Emily Neuberger's love for the theatre is evident throughout A Tender Thing. Her descriptions of singing a perfect song or being exhausted after a lengthy rehearsal are excellent. But this story succeeds and fails with Eleanor. She is unexperienced but lucky in almost every way--she miraculously lands a leading role in a Broadway musical with no training, men find her intriguing, and this is the first time she sees the difference between the treatment she receives as a white woman and the treatment her costar Charles receives as a black man. This book might be a good pick for readers who love theatre, but I sometimes found it a bit difficult to read as everything consistently works out for Eleanor.
By Emily Neuberger
Miss Benson's Beetle, at its heart, might be a story about finding what gives you joy. Margery has been constrained by society's rules about what a woman should do, despite never finding her place there. Enid has used her looks to make it through life, but living in the jungle with Margery allows her to discover who she wants to be and how she wants to act when her life is not dictated by men. Rachel Joyce writes these two very different women so well, and the story of their growing friendship is compelling. Unfortunately, the book is a bit long and Joyce introduces a third storyline which doesn't add anything to the story. While this is not my favorite Joyce book, I have certainly found a place in my bookish heart for Margery and Enid and their adventures.Miss Benson's Beetle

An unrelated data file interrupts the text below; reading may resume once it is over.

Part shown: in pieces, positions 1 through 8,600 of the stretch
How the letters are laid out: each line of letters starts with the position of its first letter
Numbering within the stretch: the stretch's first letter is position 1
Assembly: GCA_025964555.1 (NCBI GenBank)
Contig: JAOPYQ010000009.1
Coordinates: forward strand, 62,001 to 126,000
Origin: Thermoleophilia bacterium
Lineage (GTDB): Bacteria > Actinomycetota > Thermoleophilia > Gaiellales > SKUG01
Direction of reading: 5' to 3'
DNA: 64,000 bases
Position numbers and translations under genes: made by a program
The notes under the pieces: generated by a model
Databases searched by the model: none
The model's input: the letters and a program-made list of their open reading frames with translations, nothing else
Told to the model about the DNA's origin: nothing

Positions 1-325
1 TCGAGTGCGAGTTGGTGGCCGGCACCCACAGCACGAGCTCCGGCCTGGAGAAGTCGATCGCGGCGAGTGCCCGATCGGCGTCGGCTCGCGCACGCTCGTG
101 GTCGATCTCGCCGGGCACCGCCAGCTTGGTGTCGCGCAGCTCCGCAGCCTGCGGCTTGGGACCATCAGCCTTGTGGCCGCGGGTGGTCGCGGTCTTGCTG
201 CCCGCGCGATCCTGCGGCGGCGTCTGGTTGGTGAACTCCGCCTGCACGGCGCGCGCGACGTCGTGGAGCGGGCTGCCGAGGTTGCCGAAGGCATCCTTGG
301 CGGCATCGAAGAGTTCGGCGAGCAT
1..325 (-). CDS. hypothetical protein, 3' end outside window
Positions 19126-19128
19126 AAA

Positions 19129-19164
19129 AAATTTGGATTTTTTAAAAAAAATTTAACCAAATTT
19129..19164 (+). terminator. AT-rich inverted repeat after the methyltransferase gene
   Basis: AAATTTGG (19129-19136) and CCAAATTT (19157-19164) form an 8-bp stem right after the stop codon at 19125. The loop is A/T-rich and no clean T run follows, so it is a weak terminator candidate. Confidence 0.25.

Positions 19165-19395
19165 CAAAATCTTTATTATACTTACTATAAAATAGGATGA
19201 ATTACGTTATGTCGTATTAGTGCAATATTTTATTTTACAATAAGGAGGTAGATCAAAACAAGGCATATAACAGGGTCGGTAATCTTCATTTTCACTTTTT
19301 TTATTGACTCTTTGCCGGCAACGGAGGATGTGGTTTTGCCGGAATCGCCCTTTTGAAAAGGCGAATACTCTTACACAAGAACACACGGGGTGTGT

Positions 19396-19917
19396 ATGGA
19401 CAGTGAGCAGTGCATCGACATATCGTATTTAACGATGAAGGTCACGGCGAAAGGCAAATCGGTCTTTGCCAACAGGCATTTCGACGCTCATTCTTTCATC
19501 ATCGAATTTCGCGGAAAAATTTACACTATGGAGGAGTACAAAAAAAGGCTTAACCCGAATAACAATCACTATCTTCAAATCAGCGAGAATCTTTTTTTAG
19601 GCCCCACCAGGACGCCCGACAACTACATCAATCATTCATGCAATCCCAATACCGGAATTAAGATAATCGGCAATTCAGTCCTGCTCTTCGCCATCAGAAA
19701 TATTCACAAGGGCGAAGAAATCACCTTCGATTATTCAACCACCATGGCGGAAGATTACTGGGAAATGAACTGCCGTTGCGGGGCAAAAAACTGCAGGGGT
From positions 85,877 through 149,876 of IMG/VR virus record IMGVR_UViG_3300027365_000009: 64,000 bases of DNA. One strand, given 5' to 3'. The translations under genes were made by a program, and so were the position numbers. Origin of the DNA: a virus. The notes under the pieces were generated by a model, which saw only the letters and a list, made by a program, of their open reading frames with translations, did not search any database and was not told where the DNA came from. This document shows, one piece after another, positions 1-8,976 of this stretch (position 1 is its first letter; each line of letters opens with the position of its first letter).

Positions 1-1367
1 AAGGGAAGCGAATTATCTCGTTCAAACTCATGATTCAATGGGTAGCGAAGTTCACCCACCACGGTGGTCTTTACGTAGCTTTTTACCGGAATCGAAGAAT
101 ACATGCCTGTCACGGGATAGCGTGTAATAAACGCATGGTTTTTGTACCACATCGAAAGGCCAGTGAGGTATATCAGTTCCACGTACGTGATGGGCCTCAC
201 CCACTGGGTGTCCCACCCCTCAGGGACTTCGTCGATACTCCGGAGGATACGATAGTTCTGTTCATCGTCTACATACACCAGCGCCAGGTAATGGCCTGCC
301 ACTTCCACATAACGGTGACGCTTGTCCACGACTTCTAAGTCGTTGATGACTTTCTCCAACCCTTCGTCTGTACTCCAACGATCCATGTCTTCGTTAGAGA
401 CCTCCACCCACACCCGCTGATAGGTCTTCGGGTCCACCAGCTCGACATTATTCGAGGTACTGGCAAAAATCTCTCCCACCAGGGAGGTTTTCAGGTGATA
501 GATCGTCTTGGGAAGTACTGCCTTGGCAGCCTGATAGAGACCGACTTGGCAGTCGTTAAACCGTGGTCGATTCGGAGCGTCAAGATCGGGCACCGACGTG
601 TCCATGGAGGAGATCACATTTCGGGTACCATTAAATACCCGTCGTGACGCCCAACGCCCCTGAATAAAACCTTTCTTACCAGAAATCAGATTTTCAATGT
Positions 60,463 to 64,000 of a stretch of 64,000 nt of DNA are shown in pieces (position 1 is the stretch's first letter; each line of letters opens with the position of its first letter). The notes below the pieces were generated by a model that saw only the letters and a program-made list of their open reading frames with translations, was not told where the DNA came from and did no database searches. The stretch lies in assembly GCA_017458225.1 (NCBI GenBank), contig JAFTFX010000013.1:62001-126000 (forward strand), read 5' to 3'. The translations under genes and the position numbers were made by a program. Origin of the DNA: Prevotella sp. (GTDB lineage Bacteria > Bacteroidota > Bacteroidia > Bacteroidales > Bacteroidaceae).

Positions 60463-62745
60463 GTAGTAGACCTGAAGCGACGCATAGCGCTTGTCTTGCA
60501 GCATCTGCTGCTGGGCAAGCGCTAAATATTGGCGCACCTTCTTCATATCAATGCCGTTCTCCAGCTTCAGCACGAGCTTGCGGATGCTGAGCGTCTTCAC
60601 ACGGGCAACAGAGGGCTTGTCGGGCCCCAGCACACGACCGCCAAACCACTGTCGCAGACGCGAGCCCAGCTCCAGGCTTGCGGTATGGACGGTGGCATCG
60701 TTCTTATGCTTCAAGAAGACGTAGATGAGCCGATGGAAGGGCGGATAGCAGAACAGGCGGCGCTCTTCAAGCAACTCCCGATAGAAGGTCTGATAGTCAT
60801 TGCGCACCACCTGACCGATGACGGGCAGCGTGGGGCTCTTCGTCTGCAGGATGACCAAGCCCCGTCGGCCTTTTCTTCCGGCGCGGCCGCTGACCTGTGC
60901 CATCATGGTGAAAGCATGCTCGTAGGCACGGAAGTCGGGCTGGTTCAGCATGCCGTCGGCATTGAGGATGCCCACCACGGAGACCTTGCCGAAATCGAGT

By Rachel Joyce
Dial Press November 2020